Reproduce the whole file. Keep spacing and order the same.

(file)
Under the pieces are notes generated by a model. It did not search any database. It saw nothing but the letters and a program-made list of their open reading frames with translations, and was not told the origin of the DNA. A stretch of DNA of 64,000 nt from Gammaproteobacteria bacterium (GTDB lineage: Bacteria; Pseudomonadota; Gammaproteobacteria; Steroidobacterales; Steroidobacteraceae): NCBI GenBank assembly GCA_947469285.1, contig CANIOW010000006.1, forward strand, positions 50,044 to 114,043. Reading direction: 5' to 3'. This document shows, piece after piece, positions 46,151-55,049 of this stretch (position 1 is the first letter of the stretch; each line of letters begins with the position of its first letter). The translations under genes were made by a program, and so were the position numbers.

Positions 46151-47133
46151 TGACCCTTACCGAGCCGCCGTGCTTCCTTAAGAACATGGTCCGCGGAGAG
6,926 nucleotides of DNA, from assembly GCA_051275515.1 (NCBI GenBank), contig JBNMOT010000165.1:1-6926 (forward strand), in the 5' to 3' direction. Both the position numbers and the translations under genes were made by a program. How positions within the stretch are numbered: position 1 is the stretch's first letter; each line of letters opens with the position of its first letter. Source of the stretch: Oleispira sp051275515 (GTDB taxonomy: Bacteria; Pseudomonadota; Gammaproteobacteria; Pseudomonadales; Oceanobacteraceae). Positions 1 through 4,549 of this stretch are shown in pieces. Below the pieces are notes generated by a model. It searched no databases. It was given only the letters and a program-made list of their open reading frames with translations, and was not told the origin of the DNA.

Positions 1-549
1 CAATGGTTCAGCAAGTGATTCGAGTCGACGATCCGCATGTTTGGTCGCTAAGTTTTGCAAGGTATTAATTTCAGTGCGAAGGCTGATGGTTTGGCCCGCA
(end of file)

Under the pieces are notes generated by a model. It did not search any database. It saw nothing but the letters and a program-made list of their open reading frames with translations, and was not told the origin of the DNA. A stretch of DNA of 64,000 nt from Gammaproteobacteria bacterium (GTDB lineage: Bacteria; Pseudomonadota; Gammaproteobacteria; Steroidobacterales; Steroidobacteraceae): NCBI GenBank assembly GCA_947469285.1, contig CANIOW010000006.1, forward strand, positions 50,044 to 114,043. Reading direction: 5' to 3'. This document shows, piece after piece, positions 46,151-55,049 of this stretch (position 1 is the first letter of the stretch; each line of letters begins with the position of its first letter). The translations under genes were made by a program, and so were the position numbers.

Positions 46151-47133
46151 TGACCCTTACCGAGCCGCCGTGCTTCCTTAAGAACATGGTCCGCGGAGAG
6,926 nucleotides of DNA, from assembly GCA_051275515.1 (NCBI GenBank), contig JBNMOT010000165.1:1-6926 (forward strand), in the 5' to 3' direction. Both the position numbers and the translations under genes were made by a program. How positions within the stretch are numbered: position 1 is the stretch's first letter; each line of letters opens with the position of its first letter. Source of the stretch: Oleispira sp051275515 (GTDB taxonomy: Bacteria; Pseudomonadota; Gammaproteobacteria; Pseudomonadales; Oceanobacteraceae). Positions 1 through 4,549 of this stretch are shown in pieces. Below the pieces are notes generated by a model. It searched no databases. It was given only the letters and a program-made list of their open reading frames with translations, and was not told the origin of the DNA.

Positions 1-549
1 CAATGGTTCAGCAAGTGATTCGAGTCGACGATCCGCATGTTTGGTCGCTAAGTTTTGCAAGGTATTAATTTCAGTGCGAAGGCTGATGGTTTGGCCCGCA